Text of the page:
The future cash flow estimates must be reflective of the entity’s perspective, given that the estimates of relevant market variables show consistency with market prices observable for those variables. Also, only those cash flows that fall within the boundary of the insurance contract are supposed to be included in the calculation of this estimate.

Inclusions in Net Future Cash Flows

The cash flows are included in one single account line item, namely the Insurance Contract Liability. It consists of items such as:

  • Premiums (which include instalment premiums)
  • Adjustments of premiums (for example – Experience adjustments that are expected to be implemented in the future)
  • Claims to be paid on the losses incurred
  • Claims expected to be paid on losses in the future
  • Costs of Acquisition (or costs of underwriting)
  • Expenses related to an insurance claim (i.e. legal and adjuster fees, expenditures for internal processing of claims, etc.
  • MiscellaneousEarlier, most of these items were recognised and accounted for individually, separate from other items. However, they are now included in the same balance sheet line item. Estimates of net future cash flows are updated regularly with every reporting period, as changes in conditions and estimates take place.

Exclusions in Net Future Cash Flows

The following items are excluded from net future cash flows:

  • Investment returns (general account)
  • Components separated from the insurance contract
  • Reinsurance contracts held
  • Income tax payments or receipts that the entity does not receive or pay in a fiduciary capacity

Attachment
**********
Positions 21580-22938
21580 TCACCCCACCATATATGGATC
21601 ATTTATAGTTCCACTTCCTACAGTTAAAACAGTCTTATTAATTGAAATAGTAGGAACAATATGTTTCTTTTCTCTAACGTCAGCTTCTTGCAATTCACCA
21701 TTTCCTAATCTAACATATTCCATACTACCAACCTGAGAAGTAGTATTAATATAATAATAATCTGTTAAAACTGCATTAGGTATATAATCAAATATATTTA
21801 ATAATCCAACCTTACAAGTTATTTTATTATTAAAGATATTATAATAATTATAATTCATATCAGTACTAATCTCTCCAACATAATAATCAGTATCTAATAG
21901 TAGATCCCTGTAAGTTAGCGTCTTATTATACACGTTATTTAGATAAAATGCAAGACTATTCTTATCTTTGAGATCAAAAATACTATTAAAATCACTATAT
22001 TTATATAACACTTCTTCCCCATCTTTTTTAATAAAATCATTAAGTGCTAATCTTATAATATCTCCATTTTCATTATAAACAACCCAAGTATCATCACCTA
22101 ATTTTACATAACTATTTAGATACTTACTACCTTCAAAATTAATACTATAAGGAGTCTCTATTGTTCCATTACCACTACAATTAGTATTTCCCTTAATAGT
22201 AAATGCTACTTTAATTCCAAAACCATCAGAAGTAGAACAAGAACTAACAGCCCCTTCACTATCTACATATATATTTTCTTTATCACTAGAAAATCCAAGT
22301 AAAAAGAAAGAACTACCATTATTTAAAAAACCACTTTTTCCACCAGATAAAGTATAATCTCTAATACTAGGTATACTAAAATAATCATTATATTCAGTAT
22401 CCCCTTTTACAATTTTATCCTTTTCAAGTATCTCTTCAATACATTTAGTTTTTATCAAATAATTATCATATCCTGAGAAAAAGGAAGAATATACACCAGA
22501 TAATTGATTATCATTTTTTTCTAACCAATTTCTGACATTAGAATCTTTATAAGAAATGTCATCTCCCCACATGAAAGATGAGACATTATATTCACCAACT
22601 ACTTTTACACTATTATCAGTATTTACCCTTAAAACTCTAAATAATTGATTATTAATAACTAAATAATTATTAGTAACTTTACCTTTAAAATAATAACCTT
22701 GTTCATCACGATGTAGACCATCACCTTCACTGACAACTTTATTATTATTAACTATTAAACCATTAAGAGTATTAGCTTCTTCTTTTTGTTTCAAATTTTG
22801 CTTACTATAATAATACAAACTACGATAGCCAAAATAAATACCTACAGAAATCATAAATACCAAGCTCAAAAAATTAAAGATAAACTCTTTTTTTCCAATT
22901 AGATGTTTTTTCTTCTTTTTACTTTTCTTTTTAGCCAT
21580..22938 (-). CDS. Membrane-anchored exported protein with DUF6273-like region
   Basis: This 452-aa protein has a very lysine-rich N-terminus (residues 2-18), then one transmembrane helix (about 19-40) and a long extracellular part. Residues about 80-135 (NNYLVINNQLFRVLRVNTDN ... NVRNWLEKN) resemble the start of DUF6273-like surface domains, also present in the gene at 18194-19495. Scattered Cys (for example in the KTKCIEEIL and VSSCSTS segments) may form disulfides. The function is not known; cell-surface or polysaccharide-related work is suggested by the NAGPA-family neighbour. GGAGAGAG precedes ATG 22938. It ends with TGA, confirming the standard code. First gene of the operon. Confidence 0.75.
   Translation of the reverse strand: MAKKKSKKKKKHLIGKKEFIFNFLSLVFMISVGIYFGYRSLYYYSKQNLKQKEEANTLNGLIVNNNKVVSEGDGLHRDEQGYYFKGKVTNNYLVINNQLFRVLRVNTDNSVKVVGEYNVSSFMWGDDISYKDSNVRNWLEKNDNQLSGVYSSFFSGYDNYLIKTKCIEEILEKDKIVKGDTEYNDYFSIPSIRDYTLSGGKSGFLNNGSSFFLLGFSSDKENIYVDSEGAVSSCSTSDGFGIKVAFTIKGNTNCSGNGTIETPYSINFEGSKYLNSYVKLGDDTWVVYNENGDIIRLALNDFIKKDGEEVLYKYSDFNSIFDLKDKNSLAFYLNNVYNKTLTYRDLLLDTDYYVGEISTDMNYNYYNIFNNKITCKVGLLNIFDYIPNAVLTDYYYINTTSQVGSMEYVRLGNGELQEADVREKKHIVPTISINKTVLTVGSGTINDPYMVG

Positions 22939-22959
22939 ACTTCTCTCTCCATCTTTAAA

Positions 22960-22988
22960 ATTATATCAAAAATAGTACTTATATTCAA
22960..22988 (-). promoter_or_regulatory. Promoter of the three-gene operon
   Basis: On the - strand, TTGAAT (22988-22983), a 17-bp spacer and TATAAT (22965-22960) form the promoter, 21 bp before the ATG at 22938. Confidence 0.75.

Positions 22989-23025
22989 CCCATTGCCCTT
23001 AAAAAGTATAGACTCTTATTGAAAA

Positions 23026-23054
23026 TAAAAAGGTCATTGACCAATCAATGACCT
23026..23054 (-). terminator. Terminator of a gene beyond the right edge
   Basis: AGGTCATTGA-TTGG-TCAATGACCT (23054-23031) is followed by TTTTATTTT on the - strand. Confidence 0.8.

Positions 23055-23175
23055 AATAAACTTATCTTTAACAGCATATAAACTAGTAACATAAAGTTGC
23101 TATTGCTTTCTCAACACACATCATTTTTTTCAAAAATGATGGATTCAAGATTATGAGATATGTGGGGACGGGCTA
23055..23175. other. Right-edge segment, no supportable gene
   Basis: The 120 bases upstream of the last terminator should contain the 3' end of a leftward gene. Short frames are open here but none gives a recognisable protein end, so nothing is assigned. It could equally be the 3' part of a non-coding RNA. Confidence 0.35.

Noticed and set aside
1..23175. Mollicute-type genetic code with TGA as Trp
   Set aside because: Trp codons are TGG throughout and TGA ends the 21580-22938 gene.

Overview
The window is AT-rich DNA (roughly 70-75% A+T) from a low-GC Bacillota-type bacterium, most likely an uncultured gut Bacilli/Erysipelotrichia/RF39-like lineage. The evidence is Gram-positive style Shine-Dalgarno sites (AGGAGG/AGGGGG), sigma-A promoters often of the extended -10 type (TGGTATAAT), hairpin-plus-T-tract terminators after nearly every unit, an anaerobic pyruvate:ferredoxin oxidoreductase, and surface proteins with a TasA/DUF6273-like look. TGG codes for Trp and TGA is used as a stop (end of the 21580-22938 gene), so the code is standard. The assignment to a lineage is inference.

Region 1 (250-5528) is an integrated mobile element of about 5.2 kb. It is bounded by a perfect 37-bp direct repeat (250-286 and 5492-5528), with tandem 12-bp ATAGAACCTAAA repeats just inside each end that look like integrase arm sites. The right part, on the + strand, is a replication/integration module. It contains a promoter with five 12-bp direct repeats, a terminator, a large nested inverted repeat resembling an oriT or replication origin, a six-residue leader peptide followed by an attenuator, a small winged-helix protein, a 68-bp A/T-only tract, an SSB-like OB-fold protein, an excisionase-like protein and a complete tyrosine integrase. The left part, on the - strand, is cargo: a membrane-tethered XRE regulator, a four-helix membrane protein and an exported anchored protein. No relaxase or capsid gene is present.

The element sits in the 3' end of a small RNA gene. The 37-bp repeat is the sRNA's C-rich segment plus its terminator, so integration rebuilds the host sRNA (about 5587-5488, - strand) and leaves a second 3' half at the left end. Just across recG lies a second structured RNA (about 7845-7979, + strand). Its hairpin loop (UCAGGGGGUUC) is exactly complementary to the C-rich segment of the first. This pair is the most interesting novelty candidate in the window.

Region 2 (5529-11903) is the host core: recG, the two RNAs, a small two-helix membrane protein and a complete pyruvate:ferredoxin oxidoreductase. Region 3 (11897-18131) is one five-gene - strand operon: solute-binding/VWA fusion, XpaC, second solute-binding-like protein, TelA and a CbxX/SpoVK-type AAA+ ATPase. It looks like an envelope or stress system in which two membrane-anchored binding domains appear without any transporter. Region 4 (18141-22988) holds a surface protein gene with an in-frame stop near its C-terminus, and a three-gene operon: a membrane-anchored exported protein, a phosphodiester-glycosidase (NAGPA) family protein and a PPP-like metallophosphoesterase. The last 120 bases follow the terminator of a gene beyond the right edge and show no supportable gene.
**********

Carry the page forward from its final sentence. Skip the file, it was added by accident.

• Costs which cannot be directly attributed to the portfolio of insurance contracts
  • Cash flows resulting from wasted labour or other resources utilised for contract fulfilment
  • Cash flows resulting from future insurance contracts
b)   Discount Rates

Discount rates in this case refer to the current discount rates in the market. These rates are used to normalise the current value of expected future cash flows.

2. Risk Adjustment

Risk Adjustment is the compensation required by a company for bearing the insurance risk. Insurance risk refers to a type of non-financial risk that may comprise the uncertainty of the cash flows, their timing, or both of them.

3. Contractual Service Margin

Contractual Service Margin or CSM refers to the amount that is equal and opposite to the net cash inflow of the two earlier components. CSM makes sure that no day one profit is recognised in P&L (Profit & Loss) for all the contracts.

Therefore, this is all you need to know about the measurement of future cash flows under IFRS 17. For more information about IFRS 17, stay tuned for our upcoming blog in this series – ‘Understanding New Actuarial Models Under IFRS 17 and Data Required.’

If you are on the hunt for reliable treaty and structured solutions, then Deinon Insurance Brokers can provide them to you. To know more, you can contact them on the email address

Previous Post
Newer Post

Leave A Comment

At vero eos et accusamus et iusto odio digni goikussimos ducimus qui to bonfo blanditiis praese. Ntium voluum deleniti atque.

Melbourne, Australia
(Sat - Thursday)
(10am - 05 pm)